Tobias Lear to Madison
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One of Thomas Jefferson's first acts as president of the United States was to remove Edward Stevens from his post as consul to Saint Domingue and to appoint Tobias Lear in his place. Stevens had maintained a close, mutually respectful relationship with General Toussaint L'Ouverture. The position was only Lear's second in government; previously he had been George Washington's personal secretary. Lear landed in Saint Domingue on the 4th of July, 1801, and presented his credentials to the commander-in-chief of the island nation.
On July 17, Lear wrote to Secretary of State James Madison: "I handed my Commission to the General [Toussaint], who asked me if I had not a letter for him from the President, or from the Government. I told him I had not.... He immediately returned my Commission without opening it, expressing his disappointment and disgust in strong terms, saying that his Colour was the cause of his being neglected, and not thought worthy of the Usual attentions."
Lear's explanation of "the nature of the Appointment as not requiring those particular introductions which are given to Diplomatic Characters" confirmed Toussaint's suspicion that Jefferson had no intention of regarding him as an equal, nor of supporting the sovereignty of the new state.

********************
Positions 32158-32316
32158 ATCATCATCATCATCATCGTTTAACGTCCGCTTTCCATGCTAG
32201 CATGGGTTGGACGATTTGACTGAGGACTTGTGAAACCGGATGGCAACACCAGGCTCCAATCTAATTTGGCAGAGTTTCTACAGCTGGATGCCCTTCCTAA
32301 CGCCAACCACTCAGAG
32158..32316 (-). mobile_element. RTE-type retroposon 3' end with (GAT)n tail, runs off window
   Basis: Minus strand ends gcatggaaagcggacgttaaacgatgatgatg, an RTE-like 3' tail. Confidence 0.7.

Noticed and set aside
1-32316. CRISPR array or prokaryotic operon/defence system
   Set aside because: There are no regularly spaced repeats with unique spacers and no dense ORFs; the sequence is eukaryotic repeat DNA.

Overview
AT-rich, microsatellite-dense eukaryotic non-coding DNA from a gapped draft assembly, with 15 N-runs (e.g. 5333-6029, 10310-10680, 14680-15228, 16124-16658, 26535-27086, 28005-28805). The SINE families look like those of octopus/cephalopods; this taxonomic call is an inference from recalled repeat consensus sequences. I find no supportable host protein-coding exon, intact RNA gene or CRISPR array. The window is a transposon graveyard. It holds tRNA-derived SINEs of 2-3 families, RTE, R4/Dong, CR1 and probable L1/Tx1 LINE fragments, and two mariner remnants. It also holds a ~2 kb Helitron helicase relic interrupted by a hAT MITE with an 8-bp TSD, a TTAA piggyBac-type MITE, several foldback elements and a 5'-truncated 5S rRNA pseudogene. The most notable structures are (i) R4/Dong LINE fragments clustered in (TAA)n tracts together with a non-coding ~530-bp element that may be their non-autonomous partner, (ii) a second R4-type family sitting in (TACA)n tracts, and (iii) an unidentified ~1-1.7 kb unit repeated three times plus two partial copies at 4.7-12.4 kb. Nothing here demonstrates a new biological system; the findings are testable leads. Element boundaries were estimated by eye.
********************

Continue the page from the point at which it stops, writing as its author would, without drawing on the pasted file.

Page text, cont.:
The next day, though he "appeared to be much hurt ," Toussaint accepted Lear's commission, expressing for the first of several times "his sincere desire to preserve harmony and a good understanding with the United States," at that time the only other colony in the western hemisphere to throw off European rule and proclaim independence.
Lear's letter also carried news that had not yet been printed for the public, that "[a] Constitution has been formed for the Government of this Island" that "declare[d] Genl. Toussaint Louverture Governor for life, with the power of naming his successor."
Image Credit: The National Archives, Record Group 59, Miscellaneous Letters
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